Beekeeping: an ecological transition involving fair trade with bees

We all know that in the present ecological crisis our societies are going to have to change in a big way and that is going to take big behavioural changes by both individuals and businesses. Only then will we avoid the worst scenario, a sixth mass extinction. Beehives and the flora around them need a diversity of pollen and nectar for optimal health and productivity. The common practice of feeding and stimulating colonies with industrial sugar instead of pollen cannot provide the medicinal properties and broad spectrum nutrients which come from the dozens of plants species normally visited by bees. Can pollen substitute pollinate flowers ? « All remedies are in the flowers and all flowers are in the honey ». Honeybees lacto-ferment pollen, rendering amino acids bio-available. We keep bees and it is our responsibility to insure that the exchange with the hives is fair, that it is good for the bee and good for the beekeeper.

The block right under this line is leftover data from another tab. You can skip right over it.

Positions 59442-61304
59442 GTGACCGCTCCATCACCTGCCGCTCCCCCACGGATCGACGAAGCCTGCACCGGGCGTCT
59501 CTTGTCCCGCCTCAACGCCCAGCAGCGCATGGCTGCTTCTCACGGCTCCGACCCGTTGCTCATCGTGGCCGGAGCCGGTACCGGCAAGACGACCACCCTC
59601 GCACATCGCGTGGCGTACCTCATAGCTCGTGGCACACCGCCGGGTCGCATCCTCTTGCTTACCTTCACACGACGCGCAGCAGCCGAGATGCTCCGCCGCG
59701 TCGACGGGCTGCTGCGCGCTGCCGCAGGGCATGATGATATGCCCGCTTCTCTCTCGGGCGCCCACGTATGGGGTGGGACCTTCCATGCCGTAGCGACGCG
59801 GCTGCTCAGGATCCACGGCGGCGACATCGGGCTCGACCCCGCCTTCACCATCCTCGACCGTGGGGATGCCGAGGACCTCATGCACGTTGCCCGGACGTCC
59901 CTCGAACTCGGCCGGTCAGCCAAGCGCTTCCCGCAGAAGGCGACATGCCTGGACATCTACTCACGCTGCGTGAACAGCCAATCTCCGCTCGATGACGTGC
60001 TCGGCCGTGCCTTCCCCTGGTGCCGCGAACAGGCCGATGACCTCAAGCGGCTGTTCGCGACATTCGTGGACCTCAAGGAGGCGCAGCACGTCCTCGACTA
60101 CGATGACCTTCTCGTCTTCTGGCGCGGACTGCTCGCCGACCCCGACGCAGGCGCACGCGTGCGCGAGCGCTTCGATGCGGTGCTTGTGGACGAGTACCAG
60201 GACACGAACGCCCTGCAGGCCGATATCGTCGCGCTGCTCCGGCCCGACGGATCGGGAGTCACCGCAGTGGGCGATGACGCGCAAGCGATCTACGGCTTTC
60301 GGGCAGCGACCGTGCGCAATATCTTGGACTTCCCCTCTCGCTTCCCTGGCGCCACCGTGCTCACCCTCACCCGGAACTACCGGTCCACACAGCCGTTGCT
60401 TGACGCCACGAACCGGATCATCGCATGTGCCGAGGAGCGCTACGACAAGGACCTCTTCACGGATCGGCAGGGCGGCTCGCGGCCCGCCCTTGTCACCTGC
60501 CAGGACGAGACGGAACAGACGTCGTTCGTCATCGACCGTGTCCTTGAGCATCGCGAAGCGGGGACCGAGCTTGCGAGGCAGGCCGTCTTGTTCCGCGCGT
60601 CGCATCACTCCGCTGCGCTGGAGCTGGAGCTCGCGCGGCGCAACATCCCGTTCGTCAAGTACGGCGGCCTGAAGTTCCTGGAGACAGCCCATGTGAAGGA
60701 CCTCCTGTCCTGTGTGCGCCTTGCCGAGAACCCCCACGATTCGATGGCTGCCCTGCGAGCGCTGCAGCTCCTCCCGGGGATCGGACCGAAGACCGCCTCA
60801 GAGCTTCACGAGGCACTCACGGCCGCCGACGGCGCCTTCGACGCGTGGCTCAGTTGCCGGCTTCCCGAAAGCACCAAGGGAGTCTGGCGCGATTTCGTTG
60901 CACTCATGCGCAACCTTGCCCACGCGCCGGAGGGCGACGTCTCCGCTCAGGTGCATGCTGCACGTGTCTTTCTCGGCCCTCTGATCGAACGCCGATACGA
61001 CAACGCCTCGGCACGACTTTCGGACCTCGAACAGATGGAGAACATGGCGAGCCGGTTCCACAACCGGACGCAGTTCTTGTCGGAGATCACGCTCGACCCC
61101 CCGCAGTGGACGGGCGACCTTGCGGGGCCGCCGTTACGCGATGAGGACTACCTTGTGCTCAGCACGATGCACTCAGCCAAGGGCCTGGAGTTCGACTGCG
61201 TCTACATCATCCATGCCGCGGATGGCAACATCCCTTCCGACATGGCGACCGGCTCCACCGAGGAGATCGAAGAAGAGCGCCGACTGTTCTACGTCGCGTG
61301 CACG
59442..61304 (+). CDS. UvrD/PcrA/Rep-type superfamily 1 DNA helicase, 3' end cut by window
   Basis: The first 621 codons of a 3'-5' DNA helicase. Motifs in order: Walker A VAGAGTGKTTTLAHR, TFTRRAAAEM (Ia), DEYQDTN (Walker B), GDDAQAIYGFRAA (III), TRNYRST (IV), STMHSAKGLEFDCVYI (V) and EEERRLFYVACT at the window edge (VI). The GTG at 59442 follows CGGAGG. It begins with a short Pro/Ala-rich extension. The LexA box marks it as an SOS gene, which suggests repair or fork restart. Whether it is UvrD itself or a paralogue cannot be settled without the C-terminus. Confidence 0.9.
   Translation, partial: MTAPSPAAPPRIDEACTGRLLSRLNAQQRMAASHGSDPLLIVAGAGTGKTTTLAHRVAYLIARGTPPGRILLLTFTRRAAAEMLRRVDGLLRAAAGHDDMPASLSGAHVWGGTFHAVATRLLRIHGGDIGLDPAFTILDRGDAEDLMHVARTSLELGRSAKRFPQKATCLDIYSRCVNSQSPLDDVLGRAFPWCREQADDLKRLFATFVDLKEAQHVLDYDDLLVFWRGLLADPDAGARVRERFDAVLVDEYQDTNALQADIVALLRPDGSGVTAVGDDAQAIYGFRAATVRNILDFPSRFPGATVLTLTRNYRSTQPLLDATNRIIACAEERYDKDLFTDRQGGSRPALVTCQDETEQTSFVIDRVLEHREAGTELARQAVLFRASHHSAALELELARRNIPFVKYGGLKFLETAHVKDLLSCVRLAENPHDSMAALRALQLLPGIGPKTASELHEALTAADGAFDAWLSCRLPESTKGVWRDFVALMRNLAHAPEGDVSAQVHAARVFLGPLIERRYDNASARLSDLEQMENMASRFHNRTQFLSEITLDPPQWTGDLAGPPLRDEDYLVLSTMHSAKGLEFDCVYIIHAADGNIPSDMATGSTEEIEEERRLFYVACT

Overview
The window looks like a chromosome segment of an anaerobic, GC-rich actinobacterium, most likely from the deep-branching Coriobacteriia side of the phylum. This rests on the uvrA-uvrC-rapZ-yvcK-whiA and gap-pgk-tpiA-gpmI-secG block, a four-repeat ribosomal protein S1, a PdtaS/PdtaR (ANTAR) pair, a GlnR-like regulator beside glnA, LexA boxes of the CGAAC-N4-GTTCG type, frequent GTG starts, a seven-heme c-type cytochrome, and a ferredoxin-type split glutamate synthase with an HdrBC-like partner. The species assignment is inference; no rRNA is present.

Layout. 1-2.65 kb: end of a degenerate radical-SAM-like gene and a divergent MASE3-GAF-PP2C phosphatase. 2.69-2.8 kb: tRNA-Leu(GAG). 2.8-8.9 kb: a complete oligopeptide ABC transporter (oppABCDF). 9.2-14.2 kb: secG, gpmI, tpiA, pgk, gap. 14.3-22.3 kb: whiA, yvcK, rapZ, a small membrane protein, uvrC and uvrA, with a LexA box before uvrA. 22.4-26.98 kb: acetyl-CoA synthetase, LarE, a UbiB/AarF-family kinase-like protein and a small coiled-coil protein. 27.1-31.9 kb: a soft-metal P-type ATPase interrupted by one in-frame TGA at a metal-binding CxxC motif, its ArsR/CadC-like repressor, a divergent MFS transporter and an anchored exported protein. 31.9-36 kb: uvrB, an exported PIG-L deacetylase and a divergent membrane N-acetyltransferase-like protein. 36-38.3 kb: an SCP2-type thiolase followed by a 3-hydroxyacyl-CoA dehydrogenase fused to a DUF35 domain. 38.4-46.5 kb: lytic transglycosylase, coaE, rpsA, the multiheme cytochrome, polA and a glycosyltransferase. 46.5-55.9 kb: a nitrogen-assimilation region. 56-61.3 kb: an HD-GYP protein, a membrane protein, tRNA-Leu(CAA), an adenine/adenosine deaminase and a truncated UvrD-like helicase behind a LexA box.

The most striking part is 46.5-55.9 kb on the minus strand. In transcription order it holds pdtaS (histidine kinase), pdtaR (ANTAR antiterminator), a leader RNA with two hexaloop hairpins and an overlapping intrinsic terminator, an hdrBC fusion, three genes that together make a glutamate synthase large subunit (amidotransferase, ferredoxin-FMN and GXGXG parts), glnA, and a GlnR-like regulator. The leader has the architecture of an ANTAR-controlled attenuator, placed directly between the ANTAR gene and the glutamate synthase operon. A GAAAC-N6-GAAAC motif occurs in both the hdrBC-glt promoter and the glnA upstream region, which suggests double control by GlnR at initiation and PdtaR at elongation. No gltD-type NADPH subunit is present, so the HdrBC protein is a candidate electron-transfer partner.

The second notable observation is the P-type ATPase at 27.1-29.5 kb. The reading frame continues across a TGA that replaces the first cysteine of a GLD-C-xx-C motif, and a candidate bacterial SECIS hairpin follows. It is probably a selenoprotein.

Agricultural production methods have impacts on the survival of bees. With the expansion of new generations of pesticides, hive loss rates have multiplied. Rivers are loaded with substances known to be neurotoxic, endocrine disruptors and carcinogens. Sugarcane cultivation uses the same agricultural practices that kill even coral reefs and coastal zone life. Abuses against sugar cane workers are well documented. Sugar transportation is a major cause of pollution. For all these reasons, for half of our 43 year beekeeping career, we have decided to save a share of pollen-honey for the colonies. Simple monitoring and protection allows us to achieve the best yield rates in Quebec (aside from the 25 kg of pollen-honey used by the hives during hibernation). As in all sectors of life, the ecological option is viable and profitable. Will we choose the sustainable way and leave an abundant world ? Or will we let capitalism develop the resource with abundant dividends?

Yves Castera will be giving an intensive online course called « Bee Keeping : An organic approach » from February 20th to 27th. The course will present the approach, the attitude and the precise techniques of his organic beekeeping developed in harmony with thee dynamics of Quebec’s flora . According to Yves, obtaining the best yields possible in Quebec proves that a natural and symbiotic method is a viable approach (even more than exploitation).

You can register for the class here.

Yves Castera, from Produits Biologique La Fée Inc.,  is a proud member of Regeneration Canada. Become a member to discuss with him and other leaders of the regenerative movement.